Accepted paper:

The Politics of Japan's Cultural Heritage Policy: Identity and Governance between the Local, the National and the Global

Author:

Ioan Trifu (University of Toulouse)

Paper short abstract:

What is the politics of cultural heritage in Japan? By focusing on recent developments in the governance of cultural heritage, involving local, national and global actors, this paper examines Japanese cultural policy-making processes as well as the complex identity politics ongoing in the country.

Paper long abstract:

On October 14th 2016, it was revealed that Japan was holding back its annual contribution to the United Nations Educational, Scientific and Cultural Organization (UNESCO). While "no specific reasons" was given by the Japanese authorities, this decision has prompted many observers to speculate that this was in retaliation to the inscription of China's "Documents related to the Nanjing massacre" in the UNESCO Memory of the World register in 2015. Yet, that same year, Japan was also involved in two other controversies at the UNESCO. In October, Russia protested to the listing by Japan of documents related to the internment of Japanese soldiers in Siberia after the World War II. A few months before, the Japanese state was severely criticized by South Korea of using UNESCO's famous World Heritage program to whitewash part of its troubled past with the nomination of heritage sites linked to the exploitation of forced labor during the war. Until these past two years of controversies, Japan had constantly remained one major financial contributor of the UNESCO, and was seen as a model-nation by the organization during more than two decades. Should we consider then the recent rise of heritage conflicts as just another consequence of Japan's turn to the right? These issues, however, also highlight how Japan's national cultural heritage policy has been increasingly influenced by the development of multi-level governance - from the Japanese localities to UNESCO - resulting in many divergent interests. In recent year, among Japanese local government for example, the most powerful discourse regarding cultural heritage has been the one reshaping it as asset for the economic regeneration of declining territories. Drawing from theoretical works on both public policy and identity politics, this paper investigates the various political processes involved in the intricate governance of cultural heritage in Japan. In particular, this research will look more closely to how Japanese cultural heritage policy reveals the evolutions of Japan's national and local identity in recent years. By doing so, this work will try to shed new lights on Japanese policy-making processes as well as on the complex identity politics ongoing in the country.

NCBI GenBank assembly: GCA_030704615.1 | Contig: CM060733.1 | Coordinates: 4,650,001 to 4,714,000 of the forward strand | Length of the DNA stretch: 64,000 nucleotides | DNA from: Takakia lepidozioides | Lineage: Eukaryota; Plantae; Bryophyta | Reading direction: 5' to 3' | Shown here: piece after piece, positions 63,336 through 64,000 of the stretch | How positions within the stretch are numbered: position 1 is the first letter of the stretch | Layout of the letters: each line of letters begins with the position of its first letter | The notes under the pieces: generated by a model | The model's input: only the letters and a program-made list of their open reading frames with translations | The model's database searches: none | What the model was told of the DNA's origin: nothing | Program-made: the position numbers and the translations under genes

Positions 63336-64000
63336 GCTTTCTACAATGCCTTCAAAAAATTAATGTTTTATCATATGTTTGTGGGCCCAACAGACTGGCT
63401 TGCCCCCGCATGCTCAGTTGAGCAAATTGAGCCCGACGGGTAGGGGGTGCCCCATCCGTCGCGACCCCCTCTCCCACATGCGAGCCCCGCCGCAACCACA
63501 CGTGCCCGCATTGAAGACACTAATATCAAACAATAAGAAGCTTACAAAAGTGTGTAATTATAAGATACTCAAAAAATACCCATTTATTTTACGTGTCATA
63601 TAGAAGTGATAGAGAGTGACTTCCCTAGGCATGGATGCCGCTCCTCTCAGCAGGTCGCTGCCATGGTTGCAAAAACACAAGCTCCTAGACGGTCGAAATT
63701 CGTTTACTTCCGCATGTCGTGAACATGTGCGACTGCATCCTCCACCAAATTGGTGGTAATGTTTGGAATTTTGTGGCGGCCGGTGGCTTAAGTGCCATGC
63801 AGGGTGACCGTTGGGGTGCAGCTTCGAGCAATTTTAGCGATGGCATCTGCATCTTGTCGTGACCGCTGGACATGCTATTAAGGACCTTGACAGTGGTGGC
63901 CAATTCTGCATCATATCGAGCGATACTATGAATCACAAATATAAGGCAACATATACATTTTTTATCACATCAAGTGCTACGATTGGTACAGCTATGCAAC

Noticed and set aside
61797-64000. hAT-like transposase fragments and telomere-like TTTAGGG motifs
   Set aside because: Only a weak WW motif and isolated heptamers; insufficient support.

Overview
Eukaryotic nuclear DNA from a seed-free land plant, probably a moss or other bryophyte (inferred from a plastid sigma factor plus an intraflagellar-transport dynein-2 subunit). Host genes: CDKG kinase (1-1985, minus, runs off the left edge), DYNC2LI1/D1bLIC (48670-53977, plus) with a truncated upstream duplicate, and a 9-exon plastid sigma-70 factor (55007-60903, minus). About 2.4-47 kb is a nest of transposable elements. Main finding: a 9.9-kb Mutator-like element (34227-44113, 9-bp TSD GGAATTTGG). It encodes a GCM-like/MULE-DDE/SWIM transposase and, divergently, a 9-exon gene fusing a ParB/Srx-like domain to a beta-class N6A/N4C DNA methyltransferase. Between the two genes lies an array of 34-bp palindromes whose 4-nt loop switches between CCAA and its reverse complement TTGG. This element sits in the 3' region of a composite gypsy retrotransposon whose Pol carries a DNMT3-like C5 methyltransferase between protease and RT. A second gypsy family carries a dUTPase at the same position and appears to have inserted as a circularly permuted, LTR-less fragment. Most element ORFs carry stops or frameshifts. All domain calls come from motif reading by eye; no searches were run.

panel S9_11
Approaches to identity and foreign policy: heritage, territory and repertoires